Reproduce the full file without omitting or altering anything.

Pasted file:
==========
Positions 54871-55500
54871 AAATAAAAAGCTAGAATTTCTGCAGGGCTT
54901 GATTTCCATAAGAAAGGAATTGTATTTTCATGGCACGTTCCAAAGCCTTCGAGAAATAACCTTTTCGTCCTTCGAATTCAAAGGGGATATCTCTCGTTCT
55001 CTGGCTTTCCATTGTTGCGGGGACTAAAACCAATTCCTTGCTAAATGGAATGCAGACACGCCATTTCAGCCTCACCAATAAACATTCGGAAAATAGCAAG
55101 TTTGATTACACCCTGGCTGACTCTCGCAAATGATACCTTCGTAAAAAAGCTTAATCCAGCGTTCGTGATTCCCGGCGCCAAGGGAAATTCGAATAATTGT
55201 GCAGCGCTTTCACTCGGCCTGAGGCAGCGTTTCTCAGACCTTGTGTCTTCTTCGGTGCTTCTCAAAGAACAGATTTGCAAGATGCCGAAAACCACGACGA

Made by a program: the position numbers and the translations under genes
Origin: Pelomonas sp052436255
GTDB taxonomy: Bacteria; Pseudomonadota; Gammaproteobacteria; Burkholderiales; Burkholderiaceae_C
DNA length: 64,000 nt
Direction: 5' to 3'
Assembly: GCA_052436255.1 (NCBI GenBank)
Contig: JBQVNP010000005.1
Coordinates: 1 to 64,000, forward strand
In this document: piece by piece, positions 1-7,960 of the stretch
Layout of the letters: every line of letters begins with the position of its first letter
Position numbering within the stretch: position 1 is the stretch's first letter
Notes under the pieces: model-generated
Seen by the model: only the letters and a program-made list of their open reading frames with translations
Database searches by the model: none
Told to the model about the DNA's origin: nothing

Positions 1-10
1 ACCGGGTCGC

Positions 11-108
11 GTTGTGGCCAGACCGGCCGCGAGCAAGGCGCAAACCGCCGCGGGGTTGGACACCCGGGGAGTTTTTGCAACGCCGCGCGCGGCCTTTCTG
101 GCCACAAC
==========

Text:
Positions 54871-55500
54871 AAATAAAAAGCTAGAATTTCTGCAGGGCTT
54901 GATTTCCATAAGAAAGGAATTGTATTTTCATGGCACGTTCCAAAGCCTTCGAGAAATAACCTTTTCGTCCTTCGAATTCAAAGGGGATATCTCTCGTTCT
55001 CTGGCTTTCCATTGTTGCGGGGACTAAAACCAATTCCTTGCTAAATGGAATGCAGACACGCCATTTCAGCCTCACCAATAAACATTCGGAAAATAGCAAG
55101 TTTGATTACACCCTGGCTGACTCTCGCAAATGATACCTTCGTAAAAAAGCTTAATCCAGCGTTCGTGATTCCCGGCGCCAAGGGAAATTCGAATAATTGT
55201 GCAGCGCTTTCACTCGGCCTGAGGCAGCGTTTCTCAGACCTTGTGTCTTCTTCGGTGCTTCTCAAAGAACAGATTTGCAAGATGCCGAAAACCACGACGA

Made by a program: the position numbers and the translations under genes
Origin: Pelomonas sp052436255
GTDB taxonomy: Bacteria; Pseudomonadota; Gammaproteobacteria; Burkholderiales; Burkholderiaceae_C
DNA length: 64,000 nt
Direction: 5' to 3'
Assembly: GCA_052436255.1 (NCBI GenBank)
Contig: JBQVNP010000005.1
Coordinates: 1 to 64,000, forward strand
In this document: piece by piece, positions 1-7,960 of the stretch
Layout of the letters: every line of letters begins with the position of its first letter
Position numbering within the stretch: position 1 is the stretch's first letter
Notes under the pieces: model-generated
Seen by the model: only the letters and a program-made list of their open reading frames with translations
Database searches by the model: none
Told to the model about the DNA's origin: nothing

Positions 1-10
1 ACCGGGTCGC

Positions 11-108
11 GTTGTGGCCAGACCGGCCGCGAGCAAGGCGCAAACCGCCGCGGGGTTGGACACCCGGGGAGTTTTTGCAACGCCGCGCGCGGCCTTTCTG
101 GCCACAAC